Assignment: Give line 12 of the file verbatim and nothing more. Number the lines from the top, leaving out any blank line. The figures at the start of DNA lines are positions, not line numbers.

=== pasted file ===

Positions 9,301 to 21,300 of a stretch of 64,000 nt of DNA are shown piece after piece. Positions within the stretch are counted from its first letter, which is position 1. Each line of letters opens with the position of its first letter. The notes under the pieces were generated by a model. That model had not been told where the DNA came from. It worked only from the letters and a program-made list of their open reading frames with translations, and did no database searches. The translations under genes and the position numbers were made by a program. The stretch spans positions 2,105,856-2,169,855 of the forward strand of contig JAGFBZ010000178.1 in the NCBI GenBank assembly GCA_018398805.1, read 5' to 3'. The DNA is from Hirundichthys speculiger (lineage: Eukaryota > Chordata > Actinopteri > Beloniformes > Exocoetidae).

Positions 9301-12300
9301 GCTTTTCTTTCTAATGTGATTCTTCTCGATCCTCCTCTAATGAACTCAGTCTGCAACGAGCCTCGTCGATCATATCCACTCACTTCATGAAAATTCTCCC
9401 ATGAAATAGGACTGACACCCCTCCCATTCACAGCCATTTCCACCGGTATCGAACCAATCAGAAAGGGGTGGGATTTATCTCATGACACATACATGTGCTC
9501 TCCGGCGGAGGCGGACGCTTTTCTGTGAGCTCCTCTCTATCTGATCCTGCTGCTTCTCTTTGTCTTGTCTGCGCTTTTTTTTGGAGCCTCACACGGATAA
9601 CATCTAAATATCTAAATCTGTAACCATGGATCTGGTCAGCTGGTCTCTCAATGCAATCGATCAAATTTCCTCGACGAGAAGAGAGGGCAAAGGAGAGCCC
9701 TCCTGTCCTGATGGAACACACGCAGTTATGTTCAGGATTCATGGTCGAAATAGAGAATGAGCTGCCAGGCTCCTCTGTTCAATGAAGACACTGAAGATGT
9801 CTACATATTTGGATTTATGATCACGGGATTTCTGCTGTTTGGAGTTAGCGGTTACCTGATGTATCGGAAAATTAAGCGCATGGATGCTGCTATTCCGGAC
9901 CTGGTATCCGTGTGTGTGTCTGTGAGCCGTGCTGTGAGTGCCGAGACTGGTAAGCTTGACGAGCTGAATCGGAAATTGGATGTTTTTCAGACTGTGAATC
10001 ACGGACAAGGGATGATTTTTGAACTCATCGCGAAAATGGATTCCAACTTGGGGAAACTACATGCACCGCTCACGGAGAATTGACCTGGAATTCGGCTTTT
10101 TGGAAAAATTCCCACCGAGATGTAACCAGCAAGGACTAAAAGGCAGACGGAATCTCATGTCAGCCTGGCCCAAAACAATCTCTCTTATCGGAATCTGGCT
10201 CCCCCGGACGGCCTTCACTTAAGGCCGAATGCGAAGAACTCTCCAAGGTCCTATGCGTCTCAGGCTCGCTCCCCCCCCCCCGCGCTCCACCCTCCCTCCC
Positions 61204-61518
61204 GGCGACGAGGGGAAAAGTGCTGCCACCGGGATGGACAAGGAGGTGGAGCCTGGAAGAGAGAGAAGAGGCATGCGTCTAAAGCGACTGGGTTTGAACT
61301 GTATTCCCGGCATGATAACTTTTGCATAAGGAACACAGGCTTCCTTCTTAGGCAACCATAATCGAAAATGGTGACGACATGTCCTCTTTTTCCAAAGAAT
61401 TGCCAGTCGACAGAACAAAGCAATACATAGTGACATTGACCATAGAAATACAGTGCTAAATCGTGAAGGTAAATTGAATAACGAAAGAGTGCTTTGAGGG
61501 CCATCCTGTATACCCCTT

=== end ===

10201 CCCCCGGACGGCCTTCACTTAAGGCCGAATGCGAAGAACTCTCCAAGGTCCTATGCGTCTCAGGCTCGCTCCCCCCCCCCCGCGCTCCACCCTCCCTCCC